Thursday, February 13, 2014

Information Technology Management Could Lead to Reduced Medication Errors

In order to reduce medication errors, hospitals could try implementing processes through information technology that will mistake-proof the system. Ultimately, advanced use of technology could replace the tradition of identifying and eliminating nurses and doctors making a high number of medical errors, Search Health IT reports. However, such a high-maintenance technological program may not be right for all institutions.

A growing number of hospitals are training their staff in Lean Six Sigma, a management philosophy developed by Motorola that emphasizes setting extremely high objectives, collecting data, and analyzing results to a fine degree, according to the article. One way that Six Sigma could improve patient outcomes is by preventing the administration of a medication to the wrong patient by building in certain error-proof steps into medication dispensing:

  • The patient wristband has a barcode and a location-based tracker.
  • The medication administration cart uses location-based tracking and will only dispense the medication after the nurse scans the patient's barcode.
  • The medication administration cart displays a photo of the pill and a photo of the patient to serve as a reminder for the nurse.
  • The cup that holds the dispensed medication uses location-based tracking to ensure that it is in the correct patient's room.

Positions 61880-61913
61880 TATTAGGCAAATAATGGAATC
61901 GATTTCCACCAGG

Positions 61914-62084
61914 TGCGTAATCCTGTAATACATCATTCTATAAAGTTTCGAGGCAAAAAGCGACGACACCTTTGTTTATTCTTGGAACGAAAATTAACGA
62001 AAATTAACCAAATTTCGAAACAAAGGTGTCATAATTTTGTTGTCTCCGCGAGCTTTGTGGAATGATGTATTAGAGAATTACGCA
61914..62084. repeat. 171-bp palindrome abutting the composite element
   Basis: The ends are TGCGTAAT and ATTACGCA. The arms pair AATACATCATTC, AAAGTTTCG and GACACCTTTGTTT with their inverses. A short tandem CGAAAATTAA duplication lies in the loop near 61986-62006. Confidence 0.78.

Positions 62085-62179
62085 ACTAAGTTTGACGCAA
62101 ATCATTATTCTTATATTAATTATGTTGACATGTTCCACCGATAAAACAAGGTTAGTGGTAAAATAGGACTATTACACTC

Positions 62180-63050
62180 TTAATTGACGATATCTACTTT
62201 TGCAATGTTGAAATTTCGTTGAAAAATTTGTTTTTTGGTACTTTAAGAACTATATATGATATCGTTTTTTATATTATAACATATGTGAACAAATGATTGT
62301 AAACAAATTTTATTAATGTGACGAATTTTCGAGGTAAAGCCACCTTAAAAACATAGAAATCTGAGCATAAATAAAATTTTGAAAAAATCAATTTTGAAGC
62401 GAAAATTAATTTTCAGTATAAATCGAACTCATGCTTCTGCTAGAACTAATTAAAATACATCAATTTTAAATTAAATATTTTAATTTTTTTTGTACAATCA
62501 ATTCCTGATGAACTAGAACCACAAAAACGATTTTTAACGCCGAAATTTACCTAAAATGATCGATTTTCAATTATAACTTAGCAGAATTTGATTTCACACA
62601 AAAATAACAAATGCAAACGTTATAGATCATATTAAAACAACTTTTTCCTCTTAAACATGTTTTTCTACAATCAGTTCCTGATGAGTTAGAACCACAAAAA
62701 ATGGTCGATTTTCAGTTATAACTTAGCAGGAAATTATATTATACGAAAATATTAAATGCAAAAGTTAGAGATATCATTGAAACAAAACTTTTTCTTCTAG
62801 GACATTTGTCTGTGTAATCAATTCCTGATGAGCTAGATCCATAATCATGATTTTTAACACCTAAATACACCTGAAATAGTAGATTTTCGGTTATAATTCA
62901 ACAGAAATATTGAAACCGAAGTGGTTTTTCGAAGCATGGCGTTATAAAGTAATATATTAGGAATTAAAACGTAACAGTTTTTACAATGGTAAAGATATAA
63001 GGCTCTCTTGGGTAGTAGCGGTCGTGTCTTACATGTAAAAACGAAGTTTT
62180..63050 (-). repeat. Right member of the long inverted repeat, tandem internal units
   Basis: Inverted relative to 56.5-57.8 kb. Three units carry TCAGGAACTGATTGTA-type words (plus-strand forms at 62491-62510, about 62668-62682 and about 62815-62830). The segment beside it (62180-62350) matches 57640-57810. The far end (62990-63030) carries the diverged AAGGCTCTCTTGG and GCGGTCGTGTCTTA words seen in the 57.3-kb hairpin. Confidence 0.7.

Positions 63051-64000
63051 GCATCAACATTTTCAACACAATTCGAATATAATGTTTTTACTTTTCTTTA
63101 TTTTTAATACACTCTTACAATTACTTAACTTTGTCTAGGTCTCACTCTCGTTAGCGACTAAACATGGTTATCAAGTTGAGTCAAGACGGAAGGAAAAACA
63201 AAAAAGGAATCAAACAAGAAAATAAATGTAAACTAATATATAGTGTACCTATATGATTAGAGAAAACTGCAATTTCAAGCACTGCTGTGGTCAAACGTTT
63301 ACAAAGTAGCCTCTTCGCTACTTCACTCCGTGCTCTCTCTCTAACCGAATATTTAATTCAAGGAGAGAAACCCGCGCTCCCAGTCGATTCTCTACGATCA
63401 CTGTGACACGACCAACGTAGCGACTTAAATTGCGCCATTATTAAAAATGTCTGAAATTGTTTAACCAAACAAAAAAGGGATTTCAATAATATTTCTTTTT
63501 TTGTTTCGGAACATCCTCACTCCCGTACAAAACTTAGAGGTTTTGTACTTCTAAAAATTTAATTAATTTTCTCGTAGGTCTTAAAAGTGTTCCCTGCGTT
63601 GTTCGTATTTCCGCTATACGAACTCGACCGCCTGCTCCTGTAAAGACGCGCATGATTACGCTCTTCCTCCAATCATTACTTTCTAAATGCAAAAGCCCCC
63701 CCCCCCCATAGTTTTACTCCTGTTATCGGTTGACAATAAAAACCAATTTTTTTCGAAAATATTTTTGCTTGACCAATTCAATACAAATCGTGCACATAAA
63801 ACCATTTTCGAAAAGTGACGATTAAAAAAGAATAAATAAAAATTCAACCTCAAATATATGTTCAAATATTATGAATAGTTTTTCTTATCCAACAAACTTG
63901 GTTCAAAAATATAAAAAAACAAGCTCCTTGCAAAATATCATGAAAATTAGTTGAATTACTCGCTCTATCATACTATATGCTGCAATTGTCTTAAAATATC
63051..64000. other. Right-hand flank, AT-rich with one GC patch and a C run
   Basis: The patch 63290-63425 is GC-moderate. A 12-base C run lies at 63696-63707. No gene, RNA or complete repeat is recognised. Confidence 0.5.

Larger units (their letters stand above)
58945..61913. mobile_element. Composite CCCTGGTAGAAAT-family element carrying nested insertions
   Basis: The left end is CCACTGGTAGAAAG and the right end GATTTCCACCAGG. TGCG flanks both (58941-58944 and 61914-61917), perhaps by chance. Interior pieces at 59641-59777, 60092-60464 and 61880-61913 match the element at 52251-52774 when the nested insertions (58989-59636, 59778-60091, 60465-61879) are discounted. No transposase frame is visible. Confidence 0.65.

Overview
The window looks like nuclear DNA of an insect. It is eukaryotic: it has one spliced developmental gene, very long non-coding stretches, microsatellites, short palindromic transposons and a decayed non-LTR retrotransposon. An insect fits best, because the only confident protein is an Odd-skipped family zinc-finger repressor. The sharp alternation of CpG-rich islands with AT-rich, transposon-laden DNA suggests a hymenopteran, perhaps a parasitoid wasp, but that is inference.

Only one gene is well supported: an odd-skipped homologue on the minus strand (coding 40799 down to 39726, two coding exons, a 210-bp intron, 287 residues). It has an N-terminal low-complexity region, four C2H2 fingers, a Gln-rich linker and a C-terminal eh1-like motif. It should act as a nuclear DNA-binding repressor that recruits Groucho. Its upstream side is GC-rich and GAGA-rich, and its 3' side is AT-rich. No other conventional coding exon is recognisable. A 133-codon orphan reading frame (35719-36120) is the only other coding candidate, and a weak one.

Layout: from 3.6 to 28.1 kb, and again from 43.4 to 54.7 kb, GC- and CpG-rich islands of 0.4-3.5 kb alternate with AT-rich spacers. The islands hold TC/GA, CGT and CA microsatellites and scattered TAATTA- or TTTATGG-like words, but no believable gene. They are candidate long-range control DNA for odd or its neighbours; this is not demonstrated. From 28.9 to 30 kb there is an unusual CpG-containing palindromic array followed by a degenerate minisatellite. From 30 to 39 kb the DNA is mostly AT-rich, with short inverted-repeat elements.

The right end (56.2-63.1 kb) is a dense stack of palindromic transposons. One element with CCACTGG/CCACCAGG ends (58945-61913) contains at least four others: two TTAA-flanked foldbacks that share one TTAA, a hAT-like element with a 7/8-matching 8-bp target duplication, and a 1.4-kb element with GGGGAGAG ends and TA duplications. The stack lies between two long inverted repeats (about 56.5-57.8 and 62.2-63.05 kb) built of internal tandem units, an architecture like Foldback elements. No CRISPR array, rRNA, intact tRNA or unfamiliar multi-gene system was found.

• The patient's bedside computer has a camera that images the pills and displays the drug name and dosage on the screen so that both the nurse and patient can perform a final check and confirm that the patient is about to receive the proper medication.
While some of these error-proofing steps have already been widely implemented, many hospitals are constrained by lack of access to all of the technologies, or concerns that some steps are time-consuming and would significantly hinder workflow. Using big data analytics, the process of examining large amounts of data to uncover hidden patterns, may provide hospital executives with the information they need to decide on how to both optimize workflow and minimize errors, according to the article.

An INQRI-funded study led by Linda Flynn and Dong-Churl Suh examined the “Impact of Nursing Structures and Processes on Medication Errors.” The multidisciplinary research team identified changes in nursing care processes needed to prevent medication errors as well as adjustments in nurse staffing and the practice environment that can facilitate interception of such errors.

No comments:

Post a Comment